When Tara MacInnis moved to Toronto, she wanted to be the next devilishly prada-wearing fashion journalist.
But before she could go shoe shopping for her first pair of power-heels, she had to overcome one of the city’s most difficult challenges (outside of finding a decently-priced apartment).
She had to land a media internship in Toronto.
The Ryerson University Master of Journalism student quickly discovered that making the most of past connections could get her on the road to her fashionista future.
What got you interested in working in the media?
Tara: During my undergrad at St. Francis Xavier University (StFX), I really didn’t enjoy what I was studying, and a few of my friends were looking at getting involved in the campus newspaper. I always liked writing, so I figured I’d give it a shot as well. Two years later, I’d held four different jobs at that paper, and I’d totally fallen in love with it.
Why did you want to keep connected to your university after you left?
Tara: StFX was a really big part of my life, and it is sort of a family tradition for me – I am the 26th person in my family to graduate from StFX. The alumni community, even including those who aren’t related to me, is amazing. StFX alumni are always willing to help each other out, and you never know when you’ll run into an X grad who is able to give you a break.
And keeping in touch with your alumni network paid off didn’t it?
Tara: I was at an alumni party in Toronto and one of the women I worked for on campus was there, giving a quick speech about the Toronto StFX alumni community. She mentioned a few alumni who had experienced success in their fields, and one of them was an editor at Canadian Living. I made a point of getting a look at her, and I found an opportunity to introduce myself. It turned out that she was also an editor at the Xaverian Weekly, and therefore knew what my time there meant and how committed I was to being a journalist. I must have made an impression on her, because she asked me to send her an email with my information and career goals (I didn’t let her card out of my sight for the rest of the night). The next day, she e-introduced me to the style editor at Canadian Living, who was looking for an intern. She liked me as well, and I spent four months interning there.
What did you do as a Canadian Living intern?
Tara: In the office, I got to spend a day working on a photo shoot, which involved helping style the outfits, setting up some scenes, and meeting really talented makeup artists and photographers. Probably the most amazing thing I got to do was attend World MasterCard Fashion Week. That pretty much blew my mind, and definitely increased my awareness of Toronto fashion.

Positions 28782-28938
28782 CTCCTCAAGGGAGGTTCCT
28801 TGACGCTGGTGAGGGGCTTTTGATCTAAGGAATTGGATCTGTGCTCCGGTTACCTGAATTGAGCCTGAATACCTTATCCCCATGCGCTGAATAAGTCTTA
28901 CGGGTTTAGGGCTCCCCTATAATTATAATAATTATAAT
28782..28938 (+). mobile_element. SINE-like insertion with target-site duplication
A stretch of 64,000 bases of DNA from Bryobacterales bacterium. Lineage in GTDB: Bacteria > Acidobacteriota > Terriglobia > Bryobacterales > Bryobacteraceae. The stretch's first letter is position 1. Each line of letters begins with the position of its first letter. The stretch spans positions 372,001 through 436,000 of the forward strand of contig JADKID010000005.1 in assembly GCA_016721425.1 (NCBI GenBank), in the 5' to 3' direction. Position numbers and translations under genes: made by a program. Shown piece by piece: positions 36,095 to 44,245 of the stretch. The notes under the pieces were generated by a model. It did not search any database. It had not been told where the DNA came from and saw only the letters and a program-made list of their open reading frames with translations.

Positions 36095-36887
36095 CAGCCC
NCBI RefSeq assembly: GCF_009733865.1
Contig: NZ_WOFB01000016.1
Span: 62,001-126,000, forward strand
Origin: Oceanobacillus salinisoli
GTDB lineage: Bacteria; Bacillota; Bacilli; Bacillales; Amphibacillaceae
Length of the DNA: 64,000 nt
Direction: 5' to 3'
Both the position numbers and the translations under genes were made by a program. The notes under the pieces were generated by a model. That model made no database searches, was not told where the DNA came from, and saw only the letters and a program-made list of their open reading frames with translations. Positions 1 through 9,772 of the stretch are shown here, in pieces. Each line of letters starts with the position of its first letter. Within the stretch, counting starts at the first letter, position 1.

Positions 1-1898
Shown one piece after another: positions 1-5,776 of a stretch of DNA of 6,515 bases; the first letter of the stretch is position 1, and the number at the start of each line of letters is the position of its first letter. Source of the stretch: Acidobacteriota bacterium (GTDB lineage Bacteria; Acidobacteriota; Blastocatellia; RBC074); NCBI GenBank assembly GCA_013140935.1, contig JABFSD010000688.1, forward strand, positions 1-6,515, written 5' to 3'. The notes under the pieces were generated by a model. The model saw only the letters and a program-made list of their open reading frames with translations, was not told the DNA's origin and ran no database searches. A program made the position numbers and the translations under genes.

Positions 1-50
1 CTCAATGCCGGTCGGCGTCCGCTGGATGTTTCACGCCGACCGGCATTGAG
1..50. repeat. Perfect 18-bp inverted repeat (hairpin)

Why do you think it was important to use your connections versus just applying on your own?
Tara: Let’s put it this way: the only two internships I’ve had in this city so far were obtained via someone else passing on my information to someone they knew who was looking for an intern. Having someone pre-approve me has been invaluable, and I doubt I would have been successful without that asset.
What were some of the challenges you faced as a magazine intern?
Tara: The problem with working as a style intern at a publication with a really small style staff is that a lot of the tedious jobs that no one else has time to do fall to you. However, looking back, the monotony of the job was definitely worth it for the boost it gave my resume. The other rough part is that interns at any publication come and go, because no one can really afford to work for free for an extended period of time. This can make it hard to break into the more social side of a publication, since you’re almost always “the new girl.”
Why was getting an internship so important to you?
Tara: No matter how menial the tasks may seem, getting your foot in the door at a publication is invaluable. And, especially in a city like Toronto, people change jobs all the time, so you never know where someone you’ve worked with is going to end up. In addition to making connections, it is, of course, also about gaining experience. When you’re an intern, people are pretty willing to help you out and show you the ropes. Lastly, I do require an internship to complete my degree at Ryerson, so it was basically imperative that I get one!
This summer, Tara completed an internship at Cosmetics Magazine and also worked as a National Post intern.